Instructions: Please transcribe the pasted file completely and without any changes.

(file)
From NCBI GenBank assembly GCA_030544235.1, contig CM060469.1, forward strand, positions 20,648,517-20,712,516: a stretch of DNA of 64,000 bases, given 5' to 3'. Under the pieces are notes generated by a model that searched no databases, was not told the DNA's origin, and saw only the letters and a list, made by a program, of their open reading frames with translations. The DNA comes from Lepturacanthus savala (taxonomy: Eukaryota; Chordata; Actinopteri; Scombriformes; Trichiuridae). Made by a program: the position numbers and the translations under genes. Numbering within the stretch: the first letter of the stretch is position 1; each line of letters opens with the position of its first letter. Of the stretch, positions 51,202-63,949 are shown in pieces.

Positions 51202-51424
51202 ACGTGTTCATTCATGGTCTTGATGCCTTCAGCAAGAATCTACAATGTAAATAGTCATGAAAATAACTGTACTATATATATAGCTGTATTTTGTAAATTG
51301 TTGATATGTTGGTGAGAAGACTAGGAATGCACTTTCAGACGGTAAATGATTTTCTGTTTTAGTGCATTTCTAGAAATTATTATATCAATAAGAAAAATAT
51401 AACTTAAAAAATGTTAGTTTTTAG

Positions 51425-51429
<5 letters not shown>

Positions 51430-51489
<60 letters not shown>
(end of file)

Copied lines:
From NCBI GenBank assembly GCA_030544235.1, contig CM060469.1, forward strand, positions 20,648,517-20,712,516: a stretch of DNA of 64,000 bases, given 5' to 3'. Under the pieces are notes generated by a model that searched no databases, was not told the DNA's origin, and saw only the letters and a list, made by a program, of their open reading frames with translations. The DNA comes from Lepturacanthus savala (taxonomy: Eukaryota; Chordata; Actinopteri; Scombriformes; Trichiuridae). Made by a program: the position numbers and the translations under genes. Numbering within the stretch: the first letter of the stretch is position 1; each line of letters opens with the position of its first letter. Of the stretch, positions 51,202-63,949 are shown in pieces.

Positions 51202-51424
51202 ACGTGTTCATTCATGGTCTTGATGCCTTCAGCAAGAATCTACAATGTAAATAGTCATGAAAATAACTGTACTATATATATAGCTGTATTTTGTAAATTG
51301 TTGATATGTTGGTGAGAAGACTAGGAATGCACTTTCAGACGGTAAATGATTTTCTGTTTTAGTGCATTTCTAGAAATTATTATATCAATAAGAAAAATAT
51401 AACTTAAAAAATGTTAGTTTTTAG

Positions 51425-51429
<5 letters not shown>

Positions 51430-51489
<60 letters not shown>